This is one of my favourites. The geographical accuracy wasn't uppermost in my thinking, lol.
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Re: Biggles Goes to War

Postby Fairblue » 18 Mar 2018, 00:20

saladin wrote:This is one of my favourites. The geographical accuracy wasn't uppermost in my thinking, lol.

Never let the facts get in the way of a good story. 8-)
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Re: Biggles Goes to War

Postby Tracer » 18 Mar 2018, 09:43

Biggles fans and geography teachers may not always have seen eye to eye.
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Re: Biggles Goes to War

Postby fredleander » 23 Mar 2018, 09:03

kylie_koyote wrote:And now, to further muddy the waters, I took a look at the handy ruler tool in "Google Earth" and read this paragraph, that starts Chapter 3.

"For nearly five hours the three machines bored their way across Central Europe at a speed of nearly two hundred miles an hour over masses of billowy cumulus cloud that was rolling slowly in the same direction as they were traveling."

5 hours x 200 mph = 1,000 miles traveled. After which they would have certainly completely overshot Germany - not to mention Austria and the former Czechoslovakia - and nearly all of Hungary as well.

2402

Although WEJ says the word "nearly" twice in that sentence, so perhaps they didn't go quite that far...


I pondered a little on this in another thread about Biggles book front pages. As I see it the "problem" here isn't really the distance flown but rather the speed with which it is supposedly flown - "nearly 200 mph.". This would be the "top speed" of any reasonably contemporary fighter types - Fury, Bulldog (a Gladiator could do it but that would be too modern even if it is pictured as such in some book illustrations) - whatever - and as such unrealistic for a long-range flight. If we, more realistically, say they flew with a speed of 120-150 mph., according to type, the distance flown is more plausible. Also if we couple this with the day's realistic flight profile, VFR. I suppose Biggles's out-dated fighters wouldn't have much of navigational aids, except a compass.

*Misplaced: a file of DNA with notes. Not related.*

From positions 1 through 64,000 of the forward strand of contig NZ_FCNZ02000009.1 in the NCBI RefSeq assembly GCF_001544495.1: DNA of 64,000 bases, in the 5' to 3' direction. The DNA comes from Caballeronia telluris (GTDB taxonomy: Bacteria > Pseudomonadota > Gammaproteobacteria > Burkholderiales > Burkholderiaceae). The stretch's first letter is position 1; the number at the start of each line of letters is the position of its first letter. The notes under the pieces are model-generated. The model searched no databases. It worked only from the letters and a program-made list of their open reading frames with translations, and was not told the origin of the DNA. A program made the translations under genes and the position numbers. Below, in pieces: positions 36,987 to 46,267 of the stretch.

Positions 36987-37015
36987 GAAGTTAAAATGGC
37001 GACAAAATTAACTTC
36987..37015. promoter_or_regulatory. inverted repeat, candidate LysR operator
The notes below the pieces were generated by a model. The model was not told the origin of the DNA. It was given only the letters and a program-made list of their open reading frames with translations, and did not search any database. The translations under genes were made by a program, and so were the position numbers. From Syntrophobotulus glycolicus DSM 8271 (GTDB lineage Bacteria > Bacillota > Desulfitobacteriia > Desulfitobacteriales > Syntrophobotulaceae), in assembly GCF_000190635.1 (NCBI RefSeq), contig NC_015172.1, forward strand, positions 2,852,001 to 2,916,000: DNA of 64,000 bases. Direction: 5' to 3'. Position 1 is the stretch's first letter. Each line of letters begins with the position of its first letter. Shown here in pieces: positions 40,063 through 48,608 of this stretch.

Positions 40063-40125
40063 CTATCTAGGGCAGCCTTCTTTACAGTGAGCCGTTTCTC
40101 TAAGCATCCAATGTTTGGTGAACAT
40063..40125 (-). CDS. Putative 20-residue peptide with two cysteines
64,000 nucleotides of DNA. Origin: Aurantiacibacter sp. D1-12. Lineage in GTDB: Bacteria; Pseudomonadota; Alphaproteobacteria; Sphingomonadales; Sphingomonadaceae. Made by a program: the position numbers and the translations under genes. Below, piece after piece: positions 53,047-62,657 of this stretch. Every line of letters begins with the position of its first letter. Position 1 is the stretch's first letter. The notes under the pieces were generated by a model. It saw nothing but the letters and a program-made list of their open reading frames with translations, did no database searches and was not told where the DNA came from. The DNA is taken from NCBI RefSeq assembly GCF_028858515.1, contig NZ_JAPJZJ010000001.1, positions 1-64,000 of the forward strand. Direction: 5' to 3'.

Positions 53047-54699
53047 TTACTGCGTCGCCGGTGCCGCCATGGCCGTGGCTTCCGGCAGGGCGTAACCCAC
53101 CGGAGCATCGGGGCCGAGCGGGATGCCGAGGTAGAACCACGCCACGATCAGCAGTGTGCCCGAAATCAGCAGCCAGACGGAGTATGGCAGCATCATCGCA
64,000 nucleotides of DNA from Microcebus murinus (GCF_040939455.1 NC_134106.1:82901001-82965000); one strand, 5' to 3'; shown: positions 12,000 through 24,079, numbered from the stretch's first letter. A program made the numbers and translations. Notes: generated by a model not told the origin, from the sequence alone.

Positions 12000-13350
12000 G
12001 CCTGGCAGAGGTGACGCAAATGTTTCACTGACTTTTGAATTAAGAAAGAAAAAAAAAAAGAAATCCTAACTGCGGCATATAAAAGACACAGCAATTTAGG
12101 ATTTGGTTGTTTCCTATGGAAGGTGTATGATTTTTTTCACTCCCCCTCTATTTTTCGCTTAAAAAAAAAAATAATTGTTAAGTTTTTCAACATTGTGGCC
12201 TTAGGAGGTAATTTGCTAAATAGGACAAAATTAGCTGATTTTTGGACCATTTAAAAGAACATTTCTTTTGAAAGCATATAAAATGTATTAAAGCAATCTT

What is equally important to note is that his planes had "long-range" tanks installed. That makes a lot difference for the distance flown. So, flying somewhat slower, along a VFR route following rivers, cities, terrain formations and eventual lakes, 5 hours would be a reasonable flying time to reach a destination somewhere in the southern part of Germany.

What's more troubling is how they got from there to their final destination, "somewhere north-east of the Black Sea" (north-west would have made quite a difference) - without refuelling stops and flying a VFR route. If we say their destination was somewhere near Rostov in present-day Russia the great-circle distance would be approx. 1.350 miles. Still not impossible but somewhat unlikely, following Donau to the Black Sea and crossing over Crimea and the Azov Sea it would be even longer.

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Re: Biggles Goes to War

Postby Frecks » 23 Mar 2018, 09:19

I think I am even more confused now :? I really cannot understand why WEJ did not study a map of Europe and calculate realistic speeds and fuel capacity before he wrote the books.
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Re: Biggles Goes to War

Postby fredleander » 23 Mar 2018, 09:27

Frecks wrote:I think I am even more confused now :? I really cannot understand why WEJ did not study a map of Europe and calculate realistic speeds and fuel capacity before he wrote the books.


Maybe Mr. Johns didn't know (swearing in the church..?..) the difference between east and west... ;) ...Moldavia would have been the ideal country destination. That is north-west of the Black Sea.

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Re: Biggles Goes to War

Postby Frecks » 23 Mar 2018, 12:33